The Reserve Bank of Australia cut rates by 0.25% on falling inflation fears which gave rise to speculation that the Reserve Bank of New Zealand would follow suit in June. (they didn’t) . Wildfires in Alberta decimated the Canadian oil patch and raised questions about the health of the Canadian economy. Fairly hawkish rhetoric from Fed speakers, even the doveish ones helped to encouraged US dollar buying.

June: The month began with an ugly US nonfarm payrolls report. Analysts scrambled to revise 2016 rate-hike forecasts. Yellen reminded markets that it was just one piece of data and not to put too much weight on it. Except, the FOMC members did, and cited that report and Brexit concerns as reasons for remaining sidelined. In normal times, a disappointing Fed statement, lowered interest-rate forecasts and downgraded economic outlook would be the major market disruption of the month. Not this time.

The ECB rate decision and press conference was a non-event. The RBNZ decision caused a minor kerfuffle as about 30% of market participants expected a rate cut. It didn’t happen.

The 800-pound gorilla in the room for all of June was the UK's June 23 referendum on EU membership. Numerous polls showed that voters were almost evenly split. The lead shifted constantly, GBPUSD traded erratically, and that volatility spread to the G10 currencies as voting day neared. Still, despite all the polls, the sentiment appeared to be that the “Stay” camp would prevail. Even the UK Independence Party leader Nigel Farage, an avid "Leave" side proponent, said as much when he conceded victory on voting night. Ooops.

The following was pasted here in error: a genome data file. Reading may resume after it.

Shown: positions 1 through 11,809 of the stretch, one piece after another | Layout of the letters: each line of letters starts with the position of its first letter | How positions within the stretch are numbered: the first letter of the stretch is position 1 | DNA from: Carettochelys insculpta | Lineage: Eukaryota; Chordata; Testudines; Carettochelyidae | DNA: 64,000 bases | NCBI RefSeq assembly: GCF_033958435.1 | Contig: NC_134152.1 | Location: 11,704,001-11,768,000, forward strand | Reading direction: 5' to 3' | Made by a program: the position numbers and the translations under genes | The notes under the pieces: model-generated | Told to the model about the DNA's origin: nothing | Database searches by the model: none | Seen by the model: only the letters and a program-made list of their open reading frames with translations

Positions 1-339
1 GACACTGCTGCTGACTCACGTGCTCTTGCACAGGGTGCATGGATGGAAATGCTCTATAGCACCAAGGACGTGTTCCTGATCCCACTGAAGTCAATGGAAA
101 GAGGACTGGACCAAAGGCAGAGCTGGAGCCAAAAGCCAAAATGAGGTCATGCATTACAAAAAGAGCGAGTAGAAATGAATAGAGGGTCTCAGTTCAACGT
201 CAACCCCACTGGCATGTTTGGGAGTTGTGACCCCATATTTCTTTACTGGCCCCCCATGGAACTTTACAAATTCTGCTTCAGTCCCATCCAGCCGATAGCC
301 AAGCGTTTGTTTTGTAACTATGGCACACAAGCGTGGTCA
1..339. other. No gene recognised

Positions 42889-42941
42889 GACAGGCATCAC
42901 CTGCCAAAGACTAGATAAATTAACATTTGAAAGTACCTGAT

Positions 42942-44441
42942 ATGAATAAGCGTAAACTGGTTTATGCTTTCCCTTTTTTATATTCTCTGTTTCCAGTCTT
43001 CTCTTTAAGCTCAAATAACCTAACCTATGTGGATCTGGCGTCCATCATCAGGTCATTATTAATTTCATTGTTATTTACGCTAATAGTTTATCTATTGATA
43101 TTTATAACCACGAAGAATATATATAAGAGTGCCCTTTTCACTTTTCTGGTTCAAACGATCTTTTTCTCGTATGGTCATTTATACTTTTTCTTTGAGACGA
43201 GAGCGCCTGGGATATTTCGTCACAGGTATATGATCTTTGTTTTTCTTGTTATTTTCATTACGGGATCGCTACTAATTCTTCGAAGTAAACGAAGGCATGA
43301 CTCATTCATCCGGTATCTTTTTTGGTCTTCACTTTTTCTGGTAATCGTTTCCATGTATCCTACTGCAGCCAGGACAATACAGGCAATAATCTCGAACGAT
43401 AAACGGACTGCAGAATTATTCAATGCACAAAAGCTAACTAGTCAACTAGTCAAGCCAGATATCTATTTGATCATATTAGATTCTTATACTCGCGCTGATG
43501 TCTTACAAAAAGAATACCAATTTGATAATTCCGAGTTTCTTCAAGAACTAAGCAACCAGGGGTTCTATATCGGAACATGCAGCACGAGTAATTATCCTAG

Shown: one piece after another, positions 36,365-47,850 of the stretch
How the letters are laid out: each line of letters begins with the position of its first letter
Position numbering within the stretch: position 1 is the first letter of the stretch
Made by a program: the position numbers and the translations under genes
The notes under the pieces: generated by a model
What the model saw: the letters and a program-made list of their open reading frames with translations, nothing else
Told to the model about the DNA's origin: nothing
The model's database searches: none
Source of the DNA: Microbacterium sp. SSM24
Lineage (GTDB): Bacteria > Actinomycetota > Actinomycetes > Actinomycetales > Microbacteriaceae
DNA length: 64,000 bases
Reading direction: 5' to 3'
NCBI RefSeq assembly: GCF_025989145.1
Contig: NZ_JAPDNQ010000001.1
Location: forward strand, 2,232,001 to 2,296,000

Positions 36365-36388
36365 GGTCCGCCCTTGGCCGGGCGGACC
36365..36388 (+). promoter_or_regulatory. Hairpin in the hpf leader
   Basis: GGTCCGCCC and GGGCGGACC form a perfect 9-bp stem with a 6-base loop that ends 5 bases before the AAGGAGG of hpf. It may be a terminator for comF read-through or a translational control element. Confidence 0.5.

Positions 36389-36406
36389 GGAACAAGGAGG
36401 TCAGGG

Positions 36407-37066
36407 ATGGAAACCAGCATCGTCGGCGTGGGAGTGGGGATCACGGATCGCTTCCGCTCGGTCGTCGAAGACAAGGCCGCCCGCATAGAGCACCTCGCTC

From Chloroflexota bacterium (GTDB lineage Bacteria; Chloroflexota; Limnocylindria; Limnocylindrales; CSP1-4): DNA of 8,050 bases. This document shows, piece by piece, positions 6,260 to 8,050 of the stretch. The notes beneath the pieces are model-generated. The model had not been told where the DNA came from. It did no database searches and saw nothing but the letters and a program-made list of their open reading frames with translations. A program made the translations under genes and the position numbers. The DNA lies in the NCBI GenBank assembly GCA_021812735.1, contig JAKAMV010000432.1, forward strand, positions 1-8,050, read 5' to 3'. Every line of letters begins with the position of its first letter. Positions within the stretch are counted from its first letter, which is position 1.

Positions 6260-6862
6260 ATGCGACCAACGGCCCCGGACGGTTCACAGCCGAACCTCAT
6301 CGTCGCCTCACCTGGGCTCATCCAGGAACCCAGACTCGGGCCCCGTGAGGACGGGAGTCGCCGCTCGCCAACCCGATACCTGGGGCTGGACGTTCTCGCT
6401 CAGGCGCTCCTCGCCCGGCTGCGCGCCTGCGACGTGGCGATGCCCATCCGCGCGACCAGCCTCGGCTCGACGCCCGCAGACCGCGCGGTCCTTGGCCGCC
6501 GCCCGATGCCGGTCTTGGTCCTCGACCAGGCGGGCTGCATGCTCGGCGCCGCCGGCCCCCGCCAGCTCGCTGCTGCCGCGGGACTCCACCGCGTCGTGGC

The experts got it wrong. The UK voted to leave the EU. GBPUSD collapsed. Risk aversion spread like a virus. On June 27, it looked like chaos and risk-averse trading would become the norm. The UK government was in shambles. The prime minister resigned, the Labour shadow cabinet resigned, and FX traders were resigned to volatility. GBPUSD made a fresh 30-year low. The rating agencies added to the misery when they cut  UK credit ratings. 

And then, like the Grinch growing a heart, a spark of optimism took hold, and by the time trading closed in June, beaten down currencies, including sterling, had rebounded as had equities and oil prices. The world lived to see another day.

How did you like the first half of 2016?

Gorilla   The 800-pound gorilla in the room was the UK's June 23 referendum on membership 
of the European Union. Photo: iStock

H2 no place for complacency